Corporate tax loophole is becoming more rampant, which caused U.S. lawmakers to carry on requesting for government action regarding the aversion of corporations from federal taxes.
According to the reports, the corporate tax loophole is represented by deals known as inversions. Inversions happen when the companies prevent federal taxes by switching to tax quarters found in other countries. Presently, nine deals of inversion have been traced, which include transactions of drugmaker AbbVie Inc. and Chiquita Brands International Inc. Though the inversion control is given limelight at this time, it was recorded that it already took place 32 years earlier.
The head of the U.S. Senate Finance Committee, Ron Wyden, encouraged the lawmakers to get rid of the inversion taking place in the country. He also assigned his panel to obtain statements from the inverted companies for the international tax law issues hearing. However, not even one company accepted the summons. Policy analysts also declared their view regarding the matter and projected the approval of anti-inversion law. Utah Senator Orrin Hatch, the top Republican of the finance committee, supported the anti-inversion law for he considers it the only solution to the loophole.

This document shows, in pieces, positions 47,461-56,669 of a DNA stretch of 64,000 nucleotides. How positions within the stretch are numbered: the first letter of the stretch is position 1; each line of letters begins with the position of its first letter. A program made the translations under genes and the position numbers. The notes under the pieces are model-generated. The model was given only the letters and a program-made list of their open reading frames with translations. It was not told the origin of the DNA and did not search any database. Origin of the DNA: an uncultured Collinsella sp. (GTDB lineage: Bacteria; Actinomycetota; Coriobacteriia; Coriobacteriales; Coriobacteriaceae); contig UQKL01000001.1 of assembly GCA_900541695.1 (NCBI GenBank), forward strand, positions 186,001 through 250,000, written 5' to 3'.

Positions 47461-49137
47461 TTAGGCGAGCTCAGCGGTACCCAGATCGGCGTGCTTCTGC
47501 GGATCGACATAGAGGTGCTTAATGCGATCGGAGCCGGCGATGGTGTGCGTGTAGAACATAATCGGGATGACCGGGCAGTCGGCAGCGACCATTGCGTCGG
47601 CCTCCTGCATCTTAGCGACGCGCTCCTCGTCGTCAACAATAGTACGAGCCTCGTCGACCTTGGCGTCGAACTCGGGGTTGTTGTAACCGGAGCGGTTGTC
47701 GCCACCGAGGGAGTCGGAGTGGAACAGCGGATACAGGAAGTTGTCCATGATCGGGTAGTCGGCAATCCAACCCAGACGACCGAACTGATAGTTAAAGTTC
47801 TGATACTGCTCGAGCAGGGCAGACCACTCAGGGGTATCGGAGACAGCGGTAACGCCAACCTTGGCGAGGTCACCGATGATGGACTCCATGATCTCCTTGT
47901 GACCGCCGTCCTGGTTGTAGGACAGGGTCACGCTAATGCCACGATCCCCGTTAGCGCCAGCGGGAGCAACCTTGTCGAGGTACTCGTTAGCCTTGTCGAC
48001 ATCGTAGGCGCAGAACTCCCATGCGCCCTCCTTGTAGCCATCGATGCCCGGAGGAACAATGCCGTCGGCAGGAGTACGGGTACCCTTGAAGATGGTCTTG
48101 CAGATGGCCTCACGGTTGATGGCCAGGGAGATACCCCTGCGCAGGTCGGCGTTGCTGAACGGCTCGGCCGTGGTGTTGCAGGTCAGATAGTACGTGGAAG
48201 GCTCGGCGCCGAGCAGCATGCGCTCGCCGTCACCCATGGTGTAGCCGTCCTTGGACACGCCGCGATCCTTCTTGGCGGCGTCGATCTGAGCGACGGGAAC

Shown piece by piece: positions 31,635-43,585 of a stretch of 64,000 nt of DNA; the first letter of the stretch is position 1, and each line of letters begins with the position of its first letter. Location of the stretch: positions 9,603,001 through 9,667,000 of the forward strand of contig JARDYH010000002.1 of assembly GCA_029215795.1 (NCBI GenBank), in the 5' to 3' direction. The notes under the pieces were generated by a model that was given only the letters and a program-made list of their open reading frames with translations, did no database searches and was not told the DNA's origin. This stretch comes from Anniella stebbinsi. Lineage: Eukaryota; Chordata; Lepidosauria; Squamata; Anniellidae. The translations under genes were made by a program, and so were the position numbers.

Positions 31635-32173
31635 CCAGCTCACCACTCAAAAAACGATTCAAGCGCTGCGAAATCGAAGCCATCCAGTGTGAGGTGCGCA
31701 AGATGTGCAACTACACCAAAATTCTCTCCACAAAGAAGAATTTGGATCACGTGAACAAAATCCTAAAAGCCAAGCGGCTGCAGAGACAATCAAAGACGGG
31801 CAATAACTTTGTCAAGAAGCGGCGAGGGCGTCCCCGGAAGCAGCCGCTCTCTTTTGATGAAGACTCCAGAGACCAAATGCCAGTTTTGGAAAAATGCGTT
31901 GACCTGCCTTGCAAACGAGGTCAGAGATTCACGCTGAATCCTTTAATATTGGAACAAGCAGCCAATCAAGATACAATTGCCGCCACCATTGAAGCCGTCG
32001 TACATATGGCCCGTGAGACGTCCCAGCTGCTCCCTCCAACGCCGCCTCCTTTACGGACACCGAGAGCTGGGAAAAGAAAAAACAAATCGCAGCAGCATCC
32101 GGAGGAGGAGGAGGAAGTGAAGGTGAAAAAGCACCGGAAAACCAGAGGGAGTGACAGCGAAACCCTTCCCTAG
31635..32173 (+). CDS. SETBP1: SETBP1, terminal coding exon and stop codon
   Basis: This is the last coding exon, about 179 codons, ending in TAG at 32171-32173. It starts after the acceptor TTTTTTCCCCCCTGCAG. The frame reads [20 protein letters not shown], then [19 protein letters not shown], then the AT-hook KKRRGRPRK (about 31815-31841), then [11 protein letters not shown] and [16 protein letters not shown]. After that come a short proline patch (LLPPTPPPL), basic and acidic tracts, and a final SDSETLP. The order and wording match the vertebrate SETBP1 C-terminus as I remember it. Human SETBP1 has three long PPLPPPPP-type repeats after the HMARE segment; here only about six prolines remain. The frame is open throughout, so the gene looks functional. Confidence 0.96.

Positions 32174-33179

The approval of the anti-inversion law may likely be a complicated process. According to Hatch, the Congress may still take steps to address the corporate tax loophole only partially. Other than that, the senator does not agree with the Democrat’s recent proposal of bills. U.S. House of Representatives may not also act on inversions, particularly if the feat will not call for comprehensive tax reform. To bear on inversion control, U.S. Treasury Department’s senior official repeated the call for control over inversions in order to prevent it from becoming even more widespread. A review revealed that more than half of 60 deals since 1982 have been evident these last six years.